And anyway, Machine Gun Kelly doesn’t really see nail polish as a portal to empowerment. He admits his fingertips are more ad space than art.
Speaking to Allure about his eye-catching and click-driving nail designs, the musician said, “I was like the longer [the nail] is, the louder the opinions are going to be, so make it as long as you possibly can, and throw some chains on it to make it even more clanky. I was doing it to make ‘his nails’ a constant headline knowing that we had UN/DN coming out, knowing that we had a product that revolved around what the headlines kept pointing out about me. This is something that you associate with me subconsciously because whether you hate it or love it, for about a year and a half or two years, it's been ‘MGK’s nails.’” (Emphasis mine.)
This is not self-expression! Folks, this is a marketing stunt. As Allure mentions, “It's unusual, even novel to hear him pull back the curtain on his publicity strategy.”
The Business of Fashion announcement additionally mentions that UN/DN wants to challenge gender norms in the nail care space. That is a very worthy and necessary cause. There are two things for MGK to note here, though:
Many existing cosmetic companies also address this cause, and if it’s truly something that’s near and dear to Machine Gun Kelly’s heart, the most effective and sustainable way to support this cause would be to offer advice, infrastructure, investment, or an audience to an already-established brand (especially considering the fact that, as with most beauty products, it is not the material item but the immaterial marketing that is gendered and requires re-tooling).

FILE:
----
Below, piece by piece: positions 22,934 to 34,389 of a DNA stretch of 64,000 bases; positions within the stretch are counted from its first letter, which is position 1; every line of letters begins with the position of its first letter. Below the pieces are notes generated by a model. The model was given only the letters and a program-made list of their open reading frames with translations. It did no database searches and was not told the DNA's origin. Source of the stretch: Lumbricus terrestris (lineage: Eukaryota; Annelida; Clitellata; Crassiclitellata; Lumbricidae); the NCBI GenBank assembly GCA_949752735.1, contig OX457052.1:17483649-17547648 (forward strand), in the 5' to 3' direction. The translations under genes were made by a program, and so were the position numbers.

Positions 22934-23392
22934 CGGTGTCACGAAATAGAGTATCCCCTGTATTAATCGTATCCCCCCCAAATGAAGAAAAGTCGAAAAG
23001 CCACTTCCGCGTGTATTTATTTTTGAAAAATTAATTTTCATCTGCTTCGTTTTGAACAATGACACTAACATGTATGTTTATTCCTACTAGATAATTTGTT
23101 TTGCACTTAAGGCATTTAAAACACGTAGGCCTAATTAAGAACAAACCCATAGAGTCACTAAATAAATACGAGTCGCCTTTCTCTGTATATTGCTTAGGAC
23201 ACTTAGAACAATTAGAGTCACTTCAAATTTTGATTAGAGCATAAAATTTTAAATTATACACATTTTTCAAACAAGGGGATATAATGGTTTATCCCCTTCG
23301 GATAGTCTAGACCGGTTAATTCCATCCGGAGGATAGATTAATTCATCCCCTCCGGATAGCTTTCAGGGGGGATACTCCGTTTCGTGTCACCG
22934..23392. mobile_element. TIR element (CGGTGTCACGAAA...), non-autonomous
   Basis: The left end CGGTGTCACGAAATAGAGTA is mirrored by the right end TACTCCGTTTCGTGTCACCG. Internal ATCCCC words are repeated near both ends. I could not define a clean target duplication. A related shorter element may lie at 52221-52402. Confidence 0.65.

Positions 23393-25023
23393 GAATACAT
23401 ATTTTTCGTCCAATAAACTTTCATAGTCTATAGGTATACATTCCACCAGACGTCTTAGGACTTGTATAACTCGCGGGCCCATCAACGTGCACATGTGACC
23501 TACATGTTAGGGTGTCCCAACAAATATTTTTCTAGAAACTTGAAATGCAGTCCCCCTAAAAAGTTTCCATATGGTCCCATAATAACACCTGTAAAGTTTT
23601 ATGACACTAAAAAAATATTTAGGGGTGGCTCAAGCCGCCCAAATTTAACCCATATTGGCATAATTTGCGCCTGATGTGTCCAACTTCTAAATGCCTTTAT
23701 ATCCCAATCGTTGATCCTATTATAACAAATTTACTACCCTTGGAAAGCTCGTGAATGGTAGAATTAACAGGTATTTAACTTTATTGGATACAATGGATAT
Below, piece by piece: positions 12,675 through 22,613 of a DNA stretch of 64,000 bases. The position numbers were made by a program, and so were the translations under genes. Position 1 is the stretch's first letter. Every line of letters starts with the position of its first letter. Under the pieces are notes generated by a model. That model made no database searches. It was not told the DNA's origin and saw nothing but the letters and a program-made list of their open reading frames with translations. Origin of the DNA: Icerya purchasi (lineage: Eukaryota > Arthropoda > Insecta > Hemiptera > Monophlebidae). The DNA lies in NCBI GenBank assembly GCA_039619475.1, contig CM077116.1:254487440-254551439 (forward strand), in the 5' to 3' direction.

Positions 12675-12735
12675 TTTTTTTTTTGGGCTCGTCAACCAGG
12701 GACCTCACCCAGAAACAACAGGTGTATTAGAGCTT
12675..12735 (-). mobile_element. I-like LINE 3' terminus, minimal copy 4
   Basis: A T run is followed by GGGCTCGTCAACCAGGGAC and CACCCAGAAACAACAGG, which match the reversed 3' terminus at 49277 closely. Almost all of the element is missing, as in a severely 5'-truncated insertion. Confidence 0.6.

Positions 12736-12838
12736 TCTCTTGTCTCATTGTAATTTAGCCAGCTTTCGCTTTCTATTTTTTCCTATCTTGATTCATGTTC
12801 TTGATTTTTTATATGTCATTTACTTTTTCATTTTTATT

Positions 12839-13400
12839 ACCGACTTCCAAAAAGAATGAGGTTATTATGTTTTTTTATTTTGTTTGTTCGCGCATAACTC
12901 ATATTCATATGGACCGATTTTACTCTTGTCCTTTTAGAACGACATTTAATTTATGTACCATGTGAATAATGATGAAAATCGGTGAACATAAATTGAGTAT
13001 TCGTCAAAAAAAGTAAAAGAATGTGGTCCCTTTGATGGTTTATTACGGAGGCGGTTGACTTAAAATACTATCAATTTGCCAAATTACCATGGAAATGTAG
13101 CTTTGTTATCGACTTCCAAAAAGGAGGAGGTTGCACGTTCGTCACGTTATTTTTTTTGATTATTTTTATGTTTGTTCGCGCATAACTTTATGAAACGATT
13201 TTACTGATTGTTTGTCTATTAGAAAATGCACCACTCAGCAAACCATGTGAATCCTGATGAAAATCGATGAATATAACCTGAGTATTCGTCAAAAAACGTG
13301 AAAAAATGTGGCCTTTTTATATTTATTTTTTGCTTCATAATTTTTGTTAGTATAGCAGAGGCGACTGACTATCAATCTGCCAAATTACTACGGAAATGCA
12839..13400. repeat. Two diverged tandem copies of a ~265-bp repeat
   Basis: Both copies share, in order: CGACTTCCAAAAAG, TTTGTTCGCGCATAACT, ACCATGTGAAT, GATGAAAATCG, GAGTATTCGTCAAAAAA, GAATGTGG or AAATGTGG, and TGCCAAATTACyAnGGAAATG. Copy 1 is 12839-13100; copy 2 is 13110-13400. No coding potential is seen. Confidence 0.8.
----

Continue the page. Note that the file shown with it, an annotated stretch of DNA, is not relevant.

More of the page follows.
Societal beauty standards reflect the society that produces them. It’s well and good to promote gender equality through beauty products… but the standard of beauty can only truly and fundamentally change if society changes. (Think about it this way: Until Black Americans are not three and a half times more likely to die from police violence than white Americans, whiteness will continue to be the beauty ideal. Until our value is no longer measured by our economic optimization and productivity, perfection will continue to be the beauty ideal.) Machine Gun Kelly could do more meaningful work in terms of breaking the gender binary by partnering with an organization that advocates for political, social, financial, and economic equality of all genders.
As consumers, we have to get it out of our heads that celebrity beauty brands exist to challenge gender norms, or to expand beauty standards, or to support mental health, or to save the planet. (Although those, again, are all worthy and necessary causes that should and must be championed without a capitalist product tie-in!! Please read more about that here.)